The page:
Title page for ETD etd-0418102-125804

Type of Document Dissertation
Author Hebert, Sandra B.
URN etd-0418102-125804
Title Expectations and Experiences: Case Studies of Four First-Year Teachers
Degree Doctor of Philosophy (Ph.D.)
Department Curriculum and Instruction
Advisory Committee
Advisor Name Title
Nancy J. Nelson Committee Chair
Earl Cheek Committee Member
Miles Richardson Committee Member
William Doll Committee Member
James Honeycutt Dean's Representative
  • mentors
  • beginning teachers
  • general
  • new teachers
  • first-year teachers
  • administrators
  • classroom management
Date of Defense 2002-03-26
Availability unrestricted
The current severe teacher shortage in the United States is exacerbated by the numbers of new teachers leaving the profession after only a year in the classroom. What do new teachers expect? How does the reality of their experience match up to their expectations? The purpose of this nine-month qualitative study was to look closely into the expectations and experiences of a small number of beginning teachers. The study focused on four young women's relations with their administrators, other teachers, and their students. The first-year teachers participating in the study included three elementary and one junior high teacher,all of whom taught in a southern Louisiana parish,where the Acadian culture persists and where their families had roots. Data came from observations and written documents as well as from interviews with the teachers; their administrators; other teachers at their schools, including their district-assigned mentors; their students; and members of the communities in which they taught.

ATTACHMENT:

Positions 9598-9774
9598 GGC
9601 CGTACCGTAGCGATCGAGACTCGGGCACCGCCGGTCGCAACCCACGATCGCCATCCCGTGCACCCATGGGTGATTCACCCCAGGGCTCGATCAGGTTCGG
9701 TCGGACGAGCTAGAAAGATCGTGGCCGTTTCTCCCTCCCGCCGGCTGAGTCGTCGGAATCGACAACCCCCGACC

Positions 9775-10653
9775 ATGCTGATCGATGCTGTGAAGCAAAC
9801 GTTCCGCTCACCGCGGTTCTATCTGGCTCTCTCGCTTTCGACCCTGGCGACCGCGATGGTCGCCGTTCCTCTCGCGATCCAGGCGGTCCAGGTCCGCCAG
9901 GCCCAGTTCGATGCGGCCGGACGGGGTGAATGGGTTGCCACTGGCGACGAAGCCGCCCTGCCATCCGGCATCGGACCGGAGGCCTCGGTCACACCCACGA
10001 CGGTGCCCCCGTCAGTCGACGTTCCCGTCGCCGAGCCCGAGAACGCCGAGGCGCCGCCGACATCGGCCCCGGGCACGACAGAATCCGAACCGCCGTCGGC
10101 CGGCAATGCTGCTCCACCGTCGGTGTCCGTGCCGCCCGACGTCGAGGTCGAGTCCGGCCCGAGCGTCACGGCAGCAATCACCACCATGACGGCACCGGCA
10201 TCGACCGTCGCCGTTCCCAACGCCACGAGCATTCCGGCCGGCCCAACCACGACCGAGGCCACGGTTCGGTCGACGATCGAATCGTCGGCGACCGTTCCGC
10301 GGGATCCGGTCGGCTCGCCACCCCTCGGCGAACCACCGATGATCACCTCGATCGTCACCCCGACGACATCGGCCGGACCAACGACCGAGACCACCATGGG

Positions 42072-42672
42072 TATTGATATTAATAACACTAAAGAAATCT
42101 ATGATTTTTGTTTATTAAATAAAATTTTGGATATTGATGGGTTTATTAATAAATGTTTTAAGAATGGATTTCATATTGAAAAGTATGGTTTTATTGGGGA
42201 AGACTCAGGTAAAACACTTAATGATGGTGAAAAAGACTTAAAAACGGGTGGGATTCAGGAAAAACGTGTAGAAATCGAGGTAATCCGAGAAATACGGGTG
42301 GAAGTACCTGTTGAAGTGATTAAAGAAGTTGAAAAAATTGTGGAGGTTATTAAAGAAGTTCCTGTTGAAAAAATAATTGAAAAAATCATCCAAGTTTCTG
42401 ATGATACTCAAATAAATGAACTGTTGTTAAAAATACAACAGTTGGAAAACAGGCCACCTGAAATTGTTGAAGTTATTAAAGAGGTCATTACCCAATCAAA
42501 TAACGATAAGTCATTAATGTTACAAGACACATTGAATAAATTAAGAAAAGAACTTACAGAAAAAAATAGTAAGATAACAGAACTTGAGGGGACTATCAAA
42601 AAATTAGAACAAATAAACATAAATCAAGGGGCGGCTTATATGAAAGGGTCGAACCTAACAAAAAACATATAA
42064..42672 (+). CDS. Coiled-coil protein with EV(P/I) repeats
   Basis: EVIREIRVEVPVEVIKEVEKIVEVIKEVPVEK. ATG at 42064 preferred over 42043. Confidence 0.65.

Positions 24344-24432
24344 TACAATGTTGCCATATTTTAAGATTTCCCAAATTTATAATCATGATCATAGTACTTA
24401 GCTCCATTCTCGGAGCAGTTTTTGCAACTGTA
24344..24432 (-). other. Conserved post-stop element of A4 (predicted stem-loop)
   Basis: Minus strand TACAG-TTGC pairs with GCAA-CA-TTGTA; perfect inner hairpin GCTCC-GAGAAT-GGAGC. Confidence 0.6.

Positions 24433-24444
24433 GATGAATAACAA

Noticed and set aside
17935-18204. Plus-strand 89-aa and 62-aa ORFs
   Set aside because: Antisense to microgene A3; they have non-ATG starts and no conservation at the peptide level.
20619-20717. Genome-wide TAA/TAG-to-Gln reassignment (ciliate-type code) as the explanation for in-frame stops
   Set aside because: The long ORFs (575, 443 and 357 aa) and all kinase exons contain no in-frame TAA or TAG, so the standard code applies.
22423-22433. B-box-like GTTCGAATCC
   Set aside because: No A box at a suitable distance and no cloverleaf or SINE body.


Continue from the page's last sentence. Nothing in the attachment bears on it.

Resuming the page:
All four wanted to be "good" teachers and defined "good" in terms of relations with other people - students, colleagues, and administrators. However, they had different ideas about what represented quality in these relationships: degree of reliance on administrators, the nature of the connections they established with their peers, and rapport with their students. The actual social relations that the teachers experienced in the school contexts differed from what saw as ideal, particularly with respect to the students and other teachers. This conflict was compounded by a required assessment each had to pass in order to become a state-certified teacher as well as by a high-stakes assessment of their students' achievement, both of which provided additional definitions of what it meant to be a "good" teacher. Also, the study showed that, in some cases, being a good teacher seemed to conflict with being a good wife or good family member or good friend because of the numbers of hours devoted to preparing lessons each day.

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